• Travel time;
  • reactive mixing;
  • nonparametric method;
  • heterogenous media;
  • mass transfer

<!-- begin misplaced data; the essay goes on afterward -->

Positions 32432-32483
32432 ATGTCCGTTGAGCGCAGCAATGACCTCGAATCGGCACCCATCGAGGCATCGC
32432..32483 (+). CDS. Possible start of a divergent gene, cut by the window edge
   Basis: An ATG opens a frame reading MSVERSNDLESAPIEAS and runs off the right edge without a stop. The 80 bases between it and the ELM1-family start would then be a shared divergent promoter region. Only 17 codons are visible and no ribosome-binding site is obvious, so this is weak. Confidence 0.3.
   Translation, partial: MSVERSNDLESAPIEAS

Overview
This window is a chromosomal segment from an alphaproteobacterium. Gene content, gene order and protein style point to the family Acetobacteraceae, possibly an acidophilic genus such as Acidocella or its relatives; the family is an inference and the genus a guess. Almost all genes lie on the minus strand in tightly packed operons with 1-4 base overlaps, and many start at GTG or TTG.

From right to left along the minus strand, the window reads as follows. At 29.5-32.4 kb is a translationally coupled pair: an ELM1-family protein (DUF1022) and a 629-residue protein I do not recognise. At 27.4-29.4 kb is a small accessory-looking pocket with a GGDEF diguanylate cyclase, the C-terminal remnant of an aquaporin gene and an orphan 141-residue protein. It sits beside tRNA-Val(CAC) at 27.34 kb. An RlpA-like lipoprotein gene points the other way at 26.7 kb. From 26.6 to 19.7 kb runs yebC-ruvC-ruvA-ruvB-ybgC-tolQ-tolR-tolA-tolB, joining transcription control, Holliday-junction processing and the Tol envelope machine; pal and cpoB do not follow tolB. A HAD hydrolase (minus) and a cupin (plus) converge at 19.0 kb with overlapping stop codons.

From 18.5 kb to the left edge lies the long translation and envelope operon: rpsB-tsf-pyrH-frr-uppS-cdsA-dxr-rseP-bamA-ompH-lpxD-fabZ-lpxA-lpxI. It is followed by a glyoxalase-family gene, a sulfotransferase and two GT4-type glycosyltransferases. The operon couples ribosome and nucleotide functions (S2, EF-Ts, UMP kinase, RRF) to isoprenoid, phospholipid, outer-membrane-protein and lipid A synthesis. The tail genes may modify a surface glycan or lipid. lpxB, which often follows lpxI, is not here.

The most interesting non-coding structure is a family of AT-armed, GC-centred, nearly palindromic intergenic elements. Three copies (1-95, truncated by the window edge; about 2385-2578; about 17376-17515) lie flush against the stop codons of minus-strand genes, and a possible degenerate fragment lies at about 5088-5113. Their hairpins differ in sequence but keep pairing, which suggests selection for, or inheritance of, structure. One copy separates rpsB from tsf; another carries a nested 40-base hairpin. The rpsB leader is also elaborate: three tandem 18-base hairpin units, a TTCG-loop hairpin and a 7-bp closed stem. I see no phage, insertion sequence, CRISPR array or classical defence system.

[1] Modeling mixing-controlled reactive transport using traditional spatial discretization of the domain requires identifying the spatial distributions of hydraulic and reactive parameters including mixing-related quantities such as dispersivities and kinetic mass transfer coefficients. In most applications, breakthrough curves (BTCs) of conservative and reactive compounds are measured at only a few locations and spatially explicit models are calibrated by matching these BTCs. A common difficulty in such applications is that the individual BTCs differ too strongly to justify the assumption of spatial homogeneity, whereas the number of observation points is too small to identify the spatial distribution of the decisive parameters. The key objective of the current study is to characterize physical transport by the analysis of conservative tracer BTCs and predict the macroscopic BTCs of compounds that react upon mixing from the interpretation of conservative tracer BTCs and reactive parameters determined in the laboratory. We do this in the framework of traveltime-based transport models which do not require spatially explicit, costly aquifer characterization. By considering BTCs of a conservative tracer measured on different scales, one can distinguish between mixing, which is a prerequisite for reactions, and spreading, which per se does not foster reactions. In the traveltime-based framework, the BTC of a solute crossing an observation plane, or ending in a well, is interpreted as the weighted average of concentrations in an ensemble of non-interacting streamtubes, each of which is characterized by a distinct traveltime value. Mixing is described by longitudinal dispersion and/or kinetic mass transfer along individual streamtubes, whereas spreading is characterized by the distribution of traveltimes, which also determines the weights associated with each stream tube. Key issues in using the traveltime-based framework include the description of mixing mechanisms and the estimation of the traveltime distribution. In this work, we account for both apparent longitudinal dispersion and kinetic mass transfer as mixing mechanisms, thus generalizing the stochastic-convective model with or without inter-phase mass transfer and the advective-dispersive streamtube model. We present a nonparametric approach of determining the traveltime distribution, given a BTC integrated over an observation plane and estimated mixing parameters. The latter approach is superior to fitting parametric models in cases wherein the true traveltime distribution exhibits multiple peaks or long tails. It is demonstrated that there is freedom for the combinations of mixing parameters and traveltime distributions to fit conservative BTCs and describe the tailing. A reactive transport case of a dual Michaelis-Menten problem demonstrates that the reactive mixing introduced by local dispersion and mass transfer may be described by apparent mean mass transfer with coefficients evaluated by local BTCs.